• Hula Hoop Canopy – If you’re feeling really ambitious you can create a Hula Hoop Canopy with lights and sheer curtains. It makes a great addition to a calming corner.
  • Hula Hoop Tunnel Activity – Make a tunnel with several hula hoops and you can even add scarves or longer strips of streamers for children to move through making it a gross motor AND sensory experience in one!

Eye-Hand Coordination hula hoop games:

  • Hula Hoop Web – use masking tape to create a Hula Hoop Web in the hoop. Have children toss cotton balls or pom-pom balls to stick to the web.

  • Hula Hoop Target – Hang a hula hoop from the ceiling or a tree, and you have an instant target for ball tossing.
  • Hula Hoop Bullseyes- Lay different-sized hula hoops on the ground, creating a bulls-eye target. Place numbers inside the hoop to create targets, to score points when tossing a bean bag.
  • Place safety cones on the ground for children to toss a hoola hoop around the cones, to score points.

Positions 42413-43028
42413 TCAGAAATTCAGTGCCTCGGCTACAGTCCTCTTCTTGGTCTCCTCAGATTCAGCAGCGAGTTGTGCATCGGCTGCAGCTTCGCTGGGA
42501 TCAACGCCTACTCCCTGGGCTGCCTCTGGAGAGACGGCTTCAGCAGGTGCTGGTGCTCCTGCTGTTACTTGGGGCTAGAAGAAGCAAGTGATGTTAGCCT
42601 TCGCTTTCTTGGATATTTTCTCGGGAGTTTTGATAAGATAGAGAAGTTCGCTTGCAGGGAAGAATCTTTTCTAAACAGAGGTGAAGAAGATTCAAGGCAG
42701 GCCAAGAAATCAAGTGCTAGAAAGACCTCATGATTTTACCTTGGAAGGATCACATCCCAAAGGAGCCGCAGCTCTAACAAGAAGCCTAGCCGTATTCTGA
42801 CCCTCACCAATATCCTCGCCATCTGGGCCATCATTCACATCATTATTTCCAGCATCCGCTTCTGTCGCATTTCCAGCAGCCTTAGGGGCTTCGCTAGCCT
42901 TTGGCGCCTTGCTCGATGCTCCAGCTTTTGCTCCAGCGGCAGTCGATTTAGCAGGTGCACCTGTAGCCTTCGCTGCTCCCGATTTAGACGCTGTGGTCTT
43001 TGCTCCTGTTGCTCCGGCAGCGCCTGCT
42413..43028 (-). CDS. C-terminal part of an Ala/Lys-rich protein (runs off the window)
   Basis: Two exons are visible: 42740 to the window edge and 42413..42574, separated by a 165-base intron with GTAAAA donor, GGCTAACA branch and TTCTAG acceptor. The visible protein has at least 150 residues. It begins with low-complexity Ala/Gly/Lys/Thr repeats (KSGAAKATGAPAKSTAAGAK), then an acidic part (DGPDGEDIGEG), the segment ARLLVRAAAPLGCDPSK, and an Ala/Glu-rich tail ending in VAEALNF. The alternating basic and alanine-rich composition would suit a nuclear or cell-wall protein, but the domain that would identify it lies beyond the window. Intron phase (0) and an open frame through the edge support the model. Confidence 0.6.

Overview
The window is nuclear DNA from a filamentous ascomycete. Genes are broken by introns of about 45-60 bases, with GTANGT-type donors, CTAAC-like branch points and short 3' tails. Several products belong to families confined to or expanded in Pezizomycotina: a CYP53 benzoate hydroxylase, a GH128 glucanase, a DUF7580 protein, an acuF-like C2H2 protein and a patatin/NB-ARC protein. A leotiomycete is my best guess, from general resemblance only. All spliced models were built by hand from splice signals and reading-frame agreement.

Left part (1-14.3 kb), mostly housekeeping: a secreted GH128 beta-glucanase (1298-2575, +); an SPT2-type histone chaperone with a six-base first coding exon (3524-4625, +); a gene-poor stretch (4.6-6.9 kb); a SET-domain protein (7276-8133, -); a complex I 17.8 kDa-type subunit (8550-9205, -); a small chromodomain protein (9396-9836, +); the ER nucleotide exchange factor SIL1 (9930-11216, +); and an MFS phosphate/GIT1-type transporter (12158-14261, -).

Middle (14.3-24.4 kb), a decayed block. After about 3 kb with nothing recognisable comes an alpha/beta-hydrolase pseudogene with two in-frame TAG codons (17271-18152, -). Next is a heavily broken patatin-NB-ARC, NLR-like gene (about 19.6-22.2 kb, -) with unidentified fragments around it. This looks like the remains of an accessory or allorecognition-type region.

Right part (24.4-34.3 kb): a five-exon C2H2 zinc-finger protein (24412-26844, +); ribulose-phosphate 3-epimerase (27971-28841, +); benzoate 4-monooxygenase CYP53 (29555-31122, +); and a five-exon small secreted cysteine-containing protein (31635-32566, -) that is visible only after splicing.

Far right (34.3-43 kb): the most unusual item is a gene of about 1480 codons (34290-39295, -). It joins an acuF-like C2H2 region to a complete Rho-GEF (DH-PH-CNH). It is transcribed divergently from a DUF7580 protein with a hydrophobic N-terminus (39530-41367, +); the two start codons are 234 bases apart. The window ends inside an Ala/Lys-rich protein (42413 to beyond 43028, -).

• Hula Hoop Basketball – Hang a few hula hoops from a basketball goal for young children to have their Hula Hoop Goal for ball play. A great way to have younger kiddos enjoy their own skill level of basketball. 
  • Flight School Create this fun game by having children fold paper airplanes, then try to fly them through hula hoops that are hung from the ceiling. Include children of all ages with this fun activity, as you can hang the hula hoops at different heights to accommodate any skill level.  Another way to play when hanging the hoops at different heights, would be to use a point system, and score points based on the different heights of the hoops.  

Learning games with a hula hoop: 

  • Around the Clock hula hoop activity is a fun way to work on time with kiddos in the classroom, during therapy, and at home! 
  • Hula Hoop Zones Activity- Use red, yellow, green, and blue hoops to work on the Zones of Regulation™ curriculum in the classroom and during therapy. Read more on this activity.
  • Find and Rhyme game is a great way to work on rhyming with young children! All you need are some hula hoops, and plastic plates. It’s similar to a scavenger hunt for words. Here is an explanation.